The results of that quarter-to-quarter thinking are coming home to roost. Pursuit of lock-in can be great for sales, short-term, but locked-in users can't switch vendors as fast, which makes every vendor's OODA loop unnecessarily slow. Thanks to the decision to pursue lock-in, we've gone from innovation to stagnation and squabbling, and just making everyone rebuild their stuff over and over for different platforms. Meanwhile, the firearms business is letting users swap in independently developed parts while keeping their platform investments. It's news when an IT person makes noise about We do not break userspace! but mature markets take that for granted. <pullquote>The IT industry isn't a baby any more. So it's time to stop raising it on the steroids of forced upgrades and the crack of lock-in, and move it up to the whole-wheat goodness of sustained customer value.</pullquote> Worst pull quote ever. You're basically saying that you'd give steroids and crack to a baby. Also, gluten moms. —Ed.
Product-membership bundling The Second Amendment industries have the NRA, and we've got the EFF. Even accounting for the fact that the NRA is a century older, the EFF is relatively small compared to the user population it serves.
A key part of the NRA's success is vendor cooperation
on membership drives. Just one example: REDRING
Offers 5-Year NRA Membership & Redring Shotgun Sight
Package at 2013 NRA Show.
I have also seen an NRA membership deal at a company that offers ammunition reloading supplies. Powder, add to cart, primers, add to cart, a year of NRA membership, add to cart. Simple.
IT vendors could easily add EFF membership to product
and service bundles. Yes, the EFF does call out
some vendors on problematic programs, but see
together on the basics above. As the industry grows
up, we'll be putting less and less importance on
infighting, and more on staying in business for the
Conclusion With the Second Amendment safe for the foreseeable future, and firearms vendors sitting on more orders than they can fill, (thanks largely to NRA publicity—that product-membership bundling was worth it, wasn't it?) a lot of Marketing and Public Policy people there are probably getting a little bored. Time for the IT business to hire some.
(photo: Jan Hrdonka for Wikimedia Commons.)
Deluxe file sync setup for $300
Here's an opportunity you don't see every day.
Hess $300 and he'll work with you to set up
the best possible git-annex system to meet your
needs. Git-annex is software to sync your files to
multiple devices, including computers and phones,
along with keeping your stuff up to date on your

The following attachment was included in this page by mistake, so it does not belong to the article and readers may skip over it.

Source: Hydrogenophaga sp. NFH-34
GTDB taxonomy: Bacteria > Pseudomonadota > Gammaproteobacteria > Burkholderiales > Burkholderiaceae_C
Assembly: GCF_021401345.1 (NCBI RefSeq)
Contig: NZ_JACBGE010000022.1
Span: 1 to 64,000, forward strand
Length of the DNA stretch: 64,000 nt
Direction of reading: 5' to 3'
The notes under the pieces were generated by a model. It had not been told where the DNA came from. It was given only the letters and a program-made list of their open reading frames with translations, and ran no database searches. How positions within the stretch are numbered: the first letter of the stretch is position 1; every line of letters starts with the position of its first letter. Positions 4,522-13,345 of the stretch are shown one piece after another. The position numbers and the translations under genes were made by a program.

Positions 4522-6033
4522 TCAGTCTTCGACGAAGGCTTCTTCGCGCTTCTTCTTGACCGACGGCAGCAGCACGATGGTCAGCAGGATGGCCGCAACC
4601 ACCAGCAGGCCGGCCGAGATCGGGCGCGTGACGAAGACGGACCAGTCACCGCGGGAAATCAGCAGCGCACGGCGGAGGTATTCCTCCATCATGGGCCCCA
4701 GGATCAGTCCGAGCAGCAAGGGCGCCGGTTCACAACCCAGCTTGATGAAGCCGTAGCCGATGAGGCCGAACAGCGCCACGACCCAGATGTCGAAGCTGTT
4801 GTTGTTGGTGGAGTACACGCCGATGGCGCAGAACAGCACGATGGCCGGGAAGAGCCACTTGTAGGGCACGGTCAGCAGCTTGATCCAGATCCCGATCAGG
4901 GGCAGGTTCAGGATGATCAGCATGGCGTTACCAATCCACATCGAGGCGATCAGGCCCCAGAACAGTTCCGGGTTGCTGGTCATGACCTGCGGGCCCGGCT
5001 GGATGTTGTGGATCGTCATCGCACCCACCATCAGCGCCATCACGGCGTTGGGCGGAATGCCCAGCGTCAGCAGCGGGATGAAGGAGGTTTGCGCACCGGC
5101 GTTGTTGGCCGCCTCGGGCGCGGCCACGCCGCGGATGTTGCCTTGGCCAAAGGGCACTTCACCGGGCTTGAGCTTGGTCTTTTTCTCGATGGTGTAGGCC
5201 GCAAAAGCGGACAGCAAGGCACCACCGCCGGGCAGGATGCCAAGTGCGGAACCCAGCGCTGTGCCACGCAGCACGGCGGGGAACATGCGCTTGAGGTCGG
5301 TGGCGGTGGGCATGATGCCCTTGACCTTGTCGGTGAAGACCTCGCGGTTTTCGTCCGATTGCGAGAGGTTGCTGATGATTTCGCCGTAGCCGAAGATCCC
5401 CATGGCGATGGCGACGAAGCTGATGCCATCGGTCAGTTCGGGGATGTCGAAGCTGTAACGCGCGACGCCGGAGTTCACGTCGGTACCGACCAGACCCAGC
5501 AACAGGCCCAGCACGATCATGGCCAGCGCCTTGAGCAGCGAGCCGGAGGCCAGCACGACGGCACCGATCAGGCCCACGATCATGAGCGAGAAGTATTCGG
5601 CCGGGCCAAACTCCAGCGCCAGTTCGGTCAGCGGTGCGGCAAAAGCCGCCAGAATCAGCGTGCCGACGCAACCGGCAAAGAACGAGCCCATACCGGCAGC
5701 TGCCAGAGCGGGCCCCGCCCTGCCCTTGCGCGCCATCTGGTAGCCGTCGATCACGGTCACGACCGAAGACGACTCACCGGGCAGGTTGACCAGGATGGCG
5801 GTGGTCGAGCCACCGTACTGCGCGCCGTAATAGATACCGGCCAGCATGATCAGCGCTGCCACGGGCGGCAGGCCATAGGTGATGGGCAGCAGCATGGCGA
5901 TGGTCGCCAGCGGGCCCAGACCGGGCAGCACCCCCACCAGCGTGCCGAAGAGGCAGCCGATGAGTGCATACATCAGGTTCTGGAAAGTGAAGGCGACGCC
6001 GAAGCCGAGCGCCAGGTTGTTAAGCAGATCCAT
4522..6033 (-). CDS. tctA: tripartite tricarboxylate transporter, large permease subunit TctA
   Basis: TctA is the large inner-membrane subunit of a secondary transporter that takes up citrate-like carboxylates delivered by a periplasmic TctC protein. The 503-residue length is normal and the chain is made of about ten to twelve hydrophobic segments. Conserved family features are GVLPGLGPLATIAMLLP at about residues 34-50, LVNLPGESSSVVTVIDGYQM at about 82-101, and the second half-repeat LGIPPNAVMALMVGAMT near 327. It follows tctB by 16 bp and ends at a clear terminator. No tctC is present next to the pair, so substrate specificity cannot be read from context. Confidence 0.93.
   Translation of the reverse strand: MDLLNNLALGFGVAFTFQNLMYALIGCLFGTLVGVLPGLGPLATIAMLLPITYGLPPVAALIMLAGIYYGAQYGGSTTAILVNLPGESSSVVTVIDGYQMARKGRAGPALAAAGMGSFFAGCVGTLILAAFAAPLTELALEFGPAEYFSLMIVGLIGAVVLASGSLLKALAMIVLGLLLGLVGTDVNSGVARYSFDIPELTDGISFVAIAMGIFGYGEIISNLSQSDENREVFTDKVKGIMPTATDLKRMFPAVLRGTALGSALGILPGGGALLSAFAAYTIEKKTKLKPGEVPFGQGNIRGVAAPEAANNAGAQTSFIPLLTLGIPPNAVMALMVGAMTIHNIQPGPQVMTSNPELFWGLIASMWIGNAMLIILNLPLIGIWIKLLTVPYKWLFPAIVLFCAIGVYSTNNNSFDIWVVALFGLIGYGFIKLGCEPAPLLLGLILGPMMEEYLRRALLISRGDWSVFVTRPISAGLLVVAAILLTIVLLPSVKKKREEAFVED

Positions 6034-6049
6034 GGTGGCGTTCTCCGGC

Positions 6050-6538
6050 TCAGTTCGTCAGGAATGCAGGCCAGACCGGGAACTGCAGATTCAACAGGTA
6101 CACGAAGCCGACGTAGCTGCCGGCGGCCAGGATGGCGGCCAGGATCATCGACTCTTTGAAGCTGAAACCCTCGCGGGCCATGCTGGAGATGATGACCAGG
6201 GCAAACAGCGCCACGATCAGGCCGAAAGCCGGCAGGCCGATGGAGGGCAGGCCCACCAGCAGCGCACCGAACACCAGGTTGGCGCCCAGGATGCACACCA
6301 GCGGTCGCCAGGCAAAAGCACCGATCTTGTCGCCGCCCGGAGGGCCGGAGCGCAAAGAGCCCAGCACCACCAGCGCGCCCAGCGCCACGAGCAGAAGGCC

backup drives and cloud services.
Git-annex gives you a lot of options. Just as Dropbox isn't tied to one platform, git-annex isn't tied to one platform or to one service. You can sync your files to dropbox.com or to a long list of other services. Or use your own server, or use external hard drives. Here's an opportunity to get help figuring out how to make it work for your own projects.
(previously: The most important $11,123 in the software business?)
QoTD: Avdi Grimm
No, [Linux] doesn’t have an official reference platform,
not even whatever PC Linus happens to be using these
days. But for developer workstations, there’s a
de-facto reference platform, and it’s called a
ThinkPad. If you’ve been using Linux for any length of
time you know that if you want a linux desktop machine
to Just Work, you buy a ThinkPad. There is a
self-reinforcing cycle that perpetuates this
phenomenon. Linux developers tend to use ThinkPads, so
they tend to make sure that the hardware is well
supported, so Linux developers tend to buy more
ThinkPads, and so on. I don’t know where it started,
but that’s how it works.
QoTD: Ron Paul
My understanding is that espionage means giving secret
or classified information to the enemy. Since Snowden
shared information with the American people, his
indictment for espionage could reveal (or confirm) that
the US Government views you and me as the enemy.
—Dr. Ron Paul
Why do people believe bullshit? The problem of producing it is covered in Harry G. Frankfurt's On Bullshit, but why believe it?
It looks as if believing an organization's bullshit is an inexpensive way to signal loyalty to the organization. Signaling through contribution requires skill×effort. Believing bullshit requires little effort and there's no multiplier for skill.
Although signaling loyalty through bullshit-belief can be a good strategy for a member, there are clearly adverse consequences for the organization. The organization fails to capture extra, potentially useful, work done as a by-product of loyalty signaling through contribution. Ineffective managers within the organization can manage based on loyalty as shown through bullshit-belief rather than having to evaluate results. And members make incorrect decisions based on bullshit, not reality.